Italian government uses ‘golden power’ to challenge Vivendi control of TIM

It looks like the Italian government has decided Vivendi is being too cheeky in its attempts to control operator TIM without going to the trouble of buying it.

The PM is taking the unprecedented step of using a so-called ‘golden power’ (which it’s important to spell correctly), to exercise influence over the strategic decisions made by TIM. This move appears to be a direct response to concerns that Vivendi is managing to control TIM despite owning less than a quarter of its shares.

The apparent legal justification for the move seems to be concern about national communications infrastructure, including the Sparkle and Telsy subsidiaries, falling into extra-national hands. Acknowledging receipt of the notification from the government, TIM made the following statements:

“The Presidency of the Council of Ministers requires TIM, Sparkle and Telsy to issue responsibility for the functions relating to company activities deemed significant for national security to a member of the Board of Directors of each of the aforementioned companies who is an Italian citizen, who has Security Clearance, and is approved by the Government for the role. The powers must include responsibility for a special organizational unit (Security Organization) in charge of relevant activities.

“The aforementioned organizational unit, which is to be involved in governance processes and in particular in all decision-making processes pertaining to strategic activities and the network, must be entrusted to a security official chosen from a shortlist of three names proposed by the Department of Information Security of the Presidency of the Council of Ministers.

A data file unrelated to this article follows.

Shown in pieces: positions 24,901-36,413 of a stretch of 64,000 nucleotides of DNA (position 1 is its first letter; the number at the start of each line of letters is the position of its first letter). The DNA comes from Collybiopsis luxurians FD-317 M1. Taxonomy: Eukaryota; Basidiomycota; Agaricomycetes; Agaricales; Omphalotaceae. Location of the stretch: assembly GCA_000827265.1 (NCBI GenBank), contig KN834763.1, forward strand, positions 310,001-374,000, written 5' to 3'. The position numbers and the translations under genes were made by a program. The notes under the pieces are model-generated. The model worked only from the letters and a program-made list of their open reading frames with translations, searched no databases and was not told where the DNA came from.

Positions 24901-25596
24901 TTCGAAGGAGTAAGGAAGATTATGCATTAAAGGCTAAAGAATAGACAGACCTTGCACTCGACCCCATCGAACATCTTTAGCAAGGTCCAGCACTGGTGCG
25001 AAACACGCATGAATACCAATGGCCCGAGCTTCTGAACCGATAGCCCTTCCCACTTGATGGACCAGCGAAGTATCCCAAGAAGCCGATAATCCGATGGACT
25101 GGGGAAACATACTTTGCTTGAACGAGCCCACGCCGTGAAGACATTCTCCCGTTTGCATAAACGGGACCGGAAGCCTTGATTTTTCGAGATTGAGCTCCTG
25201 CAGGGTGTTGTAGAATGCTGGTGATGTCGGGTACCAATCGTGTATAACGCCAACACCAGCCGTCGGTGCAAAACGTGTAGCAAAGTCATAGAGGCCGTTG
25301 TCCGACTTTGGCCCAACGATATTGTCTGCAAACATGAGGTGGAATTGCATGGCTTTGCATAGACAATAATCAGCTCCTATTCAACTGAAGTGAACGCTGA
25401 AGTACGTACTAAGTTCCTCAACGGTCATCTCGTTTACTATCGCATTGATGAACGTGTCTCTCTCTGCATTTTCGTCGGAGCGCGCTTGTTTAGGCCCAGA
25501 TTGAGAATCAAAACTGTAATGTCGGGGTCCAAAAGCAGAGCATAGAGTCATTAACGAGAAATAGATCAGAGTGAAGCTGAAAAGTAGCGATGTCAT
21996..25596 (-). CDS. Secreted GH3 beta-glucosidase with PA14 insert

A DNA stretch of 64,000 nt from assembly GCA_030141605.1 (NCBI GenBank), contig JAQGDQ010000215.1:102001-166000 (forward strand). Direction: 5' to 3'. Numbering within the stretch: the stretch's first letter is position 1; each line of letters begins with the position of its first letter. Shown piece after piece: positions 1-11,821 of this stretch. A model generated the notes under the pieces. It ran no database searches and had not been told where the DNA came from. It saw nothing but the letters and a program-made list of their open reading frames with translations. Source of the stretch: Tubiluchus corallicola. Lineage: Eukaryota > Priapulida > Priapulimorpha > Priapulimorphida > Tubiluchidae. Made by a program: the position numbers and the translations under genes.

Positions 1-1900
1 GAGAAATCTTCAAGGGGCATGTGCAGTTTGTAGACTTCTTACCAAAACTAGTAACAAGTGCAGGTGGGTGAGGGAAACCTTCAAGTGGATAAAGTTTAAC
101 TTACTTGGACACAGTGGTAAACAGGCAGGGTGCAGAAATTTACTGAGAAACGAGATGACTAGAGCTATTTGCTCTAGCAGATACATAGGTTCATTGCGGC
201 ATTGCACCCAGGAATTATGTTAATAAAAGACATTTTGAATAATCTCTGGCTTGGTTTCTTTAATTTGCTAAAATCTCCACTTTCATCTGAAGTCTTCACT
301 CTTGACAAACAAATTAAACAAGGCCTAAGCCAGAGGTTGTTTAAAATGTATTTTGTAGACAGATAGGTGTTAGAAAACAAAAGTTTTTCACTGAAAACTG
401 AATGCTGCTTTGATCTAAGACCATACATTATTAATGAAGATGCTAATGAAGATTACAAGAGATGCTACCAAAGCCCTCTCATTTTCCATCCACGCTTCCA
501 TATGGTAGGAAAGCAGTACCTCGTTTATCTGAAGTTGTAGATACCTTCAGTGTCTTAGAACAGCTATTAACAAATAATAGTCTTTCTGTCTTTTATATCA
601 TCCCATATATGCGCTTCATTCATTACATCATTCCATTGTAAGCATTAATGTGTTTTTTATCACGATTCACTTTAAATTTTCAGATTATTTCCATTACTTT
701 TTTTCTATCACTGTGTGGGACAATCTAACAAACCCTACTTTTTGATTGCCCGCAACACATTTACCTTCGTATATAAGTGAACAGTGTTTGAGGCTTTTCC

“Each of the companies mentioned above must provide prior information on every and all decisions that may reduce or transfer technological, operating, and industrial capacity in the strategic activities.

“The Company is examining the measure and has a 90-day term to comply with the various requirements. Thereafter, on a half-yearly basis, it will be required to transmit a report stating the measures it has adopted in order to comply with the various requirements.”

Vivendi isn’t explicitly named in any of this and hadn’t offered any public comment at time of writing, but it’s hard to imagine any other reason for the Italian government taking such an exceptional step. As Huawei has found in the US, governments take any prospect of foreign interference in their telecoms networks seriously and Vivendi will need to consider its next step very carefully.

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